IN THE MOUNTAINS OF FIRE
Dolores J. Nurss
IV: Braided Paths
Friday, October 16, 2708
I can’t put this off any longer. I’m sure I’ve taught him everything that he needs to know. At least I hope so—how can I ever be sure? “Ready, soldier?”
Lufti salutes me with that exaggerated zeal unique to young boys. But just to make sure, I bend over him to confirm that his waterskin’s full and his boots laced tight. I pull his knife out of its sheath and approve the sharpness of the blade. He can’t take his gun with him, though; the mere discovery of one on his person would more likely get him killed than offer him protection. And he, one of my best shots!
Has he grown? Yes, noticeably. With Kiril’s help I’ve made sure that he’s gotten the regular meals that a growing boy needs, better than his own family could. Does that justify what I’m about to do? Not really.
I swallow back the sob so thick and hard in my throat that it hurts; nobody else must know that it’s even there. I straighten out his poncho, give him a little kiss on the forehead (brushing aside the hair that some attentive mother ought to trim, it's starting to get long, but if it makes him look like an orphan, so much the safer for him) and then say, “Go soldier—go back to Cyran, tell him what we’ve learned, and what we’ve done, and find out all you can along the way. Then, by God’s grace, return to us again!” I hold myself upright, rigid; if I move I might hug him and murmur, “Don’t go! Don’t go!” into his hair. “Now, remember what I said to say if anybody asks why you’re wandering around on your own?”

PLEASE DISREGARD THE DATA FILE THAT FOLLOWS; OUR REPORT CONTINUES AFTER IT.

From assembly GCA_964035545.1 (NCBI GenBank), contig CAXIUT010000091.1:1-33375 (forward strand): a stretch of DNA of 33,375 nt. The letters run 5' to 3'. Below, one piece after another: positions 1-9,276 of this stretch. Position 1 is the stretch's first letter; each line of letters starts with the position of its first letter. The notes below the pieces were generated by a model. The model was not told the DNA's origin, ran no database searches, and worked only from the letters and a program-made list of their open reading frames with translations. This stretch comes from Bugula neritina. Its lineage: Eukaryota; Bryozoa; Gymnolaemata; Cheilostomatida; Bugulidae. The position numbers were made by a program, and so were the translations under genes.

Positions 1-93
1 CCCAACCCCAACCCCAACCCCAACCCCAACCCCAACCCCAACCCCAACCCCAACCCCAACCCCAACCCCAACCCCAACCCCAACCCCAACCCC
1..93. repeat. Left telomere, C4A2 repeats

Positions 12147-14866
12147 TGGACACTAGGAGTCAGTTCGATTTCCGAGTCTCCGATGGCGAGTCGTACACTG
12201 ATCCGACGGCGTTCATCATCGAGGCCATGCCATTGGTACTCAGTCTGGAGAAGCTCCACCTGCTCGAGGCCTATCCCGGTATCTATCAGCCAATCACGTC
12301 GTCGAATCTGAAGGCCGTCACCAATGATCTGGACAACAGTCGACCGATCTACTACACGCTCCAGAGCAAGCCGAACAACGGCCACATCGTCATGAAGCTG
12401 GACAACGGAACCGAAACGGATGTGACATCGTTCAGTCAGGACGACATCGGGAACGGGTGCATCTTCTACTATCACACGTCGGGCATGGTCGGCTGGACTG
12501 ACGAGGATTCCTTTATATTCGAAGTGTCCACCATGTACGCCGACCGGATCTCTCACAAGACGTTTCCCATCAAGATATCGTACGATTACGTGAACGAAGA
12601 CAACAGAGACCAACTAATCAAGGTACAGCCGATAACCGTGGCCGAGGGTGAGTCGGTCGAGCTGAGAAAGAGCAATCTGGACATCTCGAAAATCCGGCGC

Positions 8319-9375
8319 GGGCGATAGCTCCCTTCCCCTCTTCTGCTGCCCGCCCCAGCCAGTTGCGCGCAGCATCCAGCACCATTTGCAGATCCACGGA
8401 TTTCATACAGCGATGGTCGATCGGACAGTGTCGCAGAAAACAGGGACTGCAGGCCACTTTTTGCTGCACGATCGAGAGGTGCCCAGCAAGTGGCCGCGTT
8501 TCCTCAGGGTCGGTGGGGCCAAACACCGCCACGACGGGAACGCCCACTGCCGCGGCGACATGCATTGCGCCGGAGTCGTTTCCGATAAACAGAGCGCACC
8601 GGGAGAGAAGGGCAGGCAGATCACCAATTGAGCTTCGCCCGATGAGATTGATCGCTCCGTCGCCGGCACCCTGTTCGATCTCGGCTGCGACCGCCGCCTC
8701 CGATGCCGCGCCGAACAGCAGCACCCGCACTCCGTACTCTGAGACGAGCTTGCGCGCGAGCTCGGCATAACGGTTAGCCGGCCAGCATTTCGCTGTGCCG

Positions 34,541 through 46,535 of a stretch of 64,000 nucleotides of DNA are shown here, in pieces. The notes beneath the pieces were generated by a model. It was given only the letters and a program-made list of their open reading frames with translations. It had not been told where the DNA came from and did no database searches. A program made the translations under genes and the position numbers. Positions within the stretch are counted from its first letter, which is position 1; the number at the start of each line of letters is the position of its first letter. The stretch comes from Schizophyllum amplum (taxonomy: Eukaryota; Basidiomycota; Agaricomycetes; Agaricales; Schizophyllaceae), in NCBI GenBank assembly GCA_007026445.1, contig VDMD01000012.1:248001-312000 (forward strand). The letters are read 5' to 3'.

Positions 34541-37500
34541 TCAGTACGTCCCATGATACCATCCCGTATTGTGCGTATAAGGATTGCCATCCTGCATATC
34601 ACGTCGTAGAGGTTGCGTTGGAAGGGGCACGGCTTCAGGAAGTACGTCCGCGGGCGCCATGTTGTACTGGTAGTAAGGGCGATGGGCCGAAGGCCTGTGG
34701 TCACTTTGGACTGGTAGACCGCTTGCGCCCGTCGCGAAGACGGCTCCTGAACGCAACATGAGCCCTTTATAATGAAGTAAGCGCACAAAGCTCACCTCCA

“That I’m looking for my father. Lots of kids hit the road looking for their fathers, when their mothers die.”
The soldiers leave an obvious trail for now, but that could change. And have I taught enough of tracking for him to follow it? “If you...” No. “When you return...will you be able to find us?”
“Blindfolded in the dark,” he declares with a laugh. Oh Lufti, Lufti, let nothing ever blunt your confidence! With a wave he disappears off into the woods and the wind sounds sad in the trees.
Saturday, October 17, 2708
(“Tomorrow night,” I tell my twelve roommates, all of them uneasy from the car that keeps on parking outside, watching us. “I’ve paid off the landlord for a full month, plus a little extra; he’ll keep up a pretense of occupancy till November. But we have to slip out by tomorrow night.” Some didn’t want to leave, at first, but that car has convinced them. “Around three A.M. might be best, when the bars close and the constabulary have their hands full. Take only what you need. Cybil, have you found us a new place?”
She nods, her face perspiring in the steam of her cooking. “Down by the river,” she says, “on the marshy side.” I just love her creamy chicken stew! Especially with Beyla’s biscuits to go with it. And I feel more stable the more I eat her home cooking; Dalmar might be on to something. “It’s easy to find vacancies there because of the smell.”
“That’s nothing new to me,” I say with a wry smile. “Bigger, I hope?”
“If you count the basement, but it’s kind of damp down there. Smaller, otherwise.”
I shrug. “We’ll make do.”)
* * *
(The hot shower feels so good I don’t ever want to step out of the cubicle, never want to leave behind this fog of steam and the lye soap’s tallow stink. Ah, Randy, you always were a sybarite!
But soon I must wrap the rough towel around me in the school-approved tuck, put bare feet to the cold concrete, and take up that dreadful uniform again. For a moment I chide my failure in immersion, to criticize the native garb, but every boy in the academy hates these clothes.
carry them up the stairs to my dorm room, in line with others
similarly attired in terrycloth kilts and goosebumpy skin. Some of the shyer or more chilly
their towels at armpit-level, and that’s allowed, though
sometimes jeered. Lis...somebody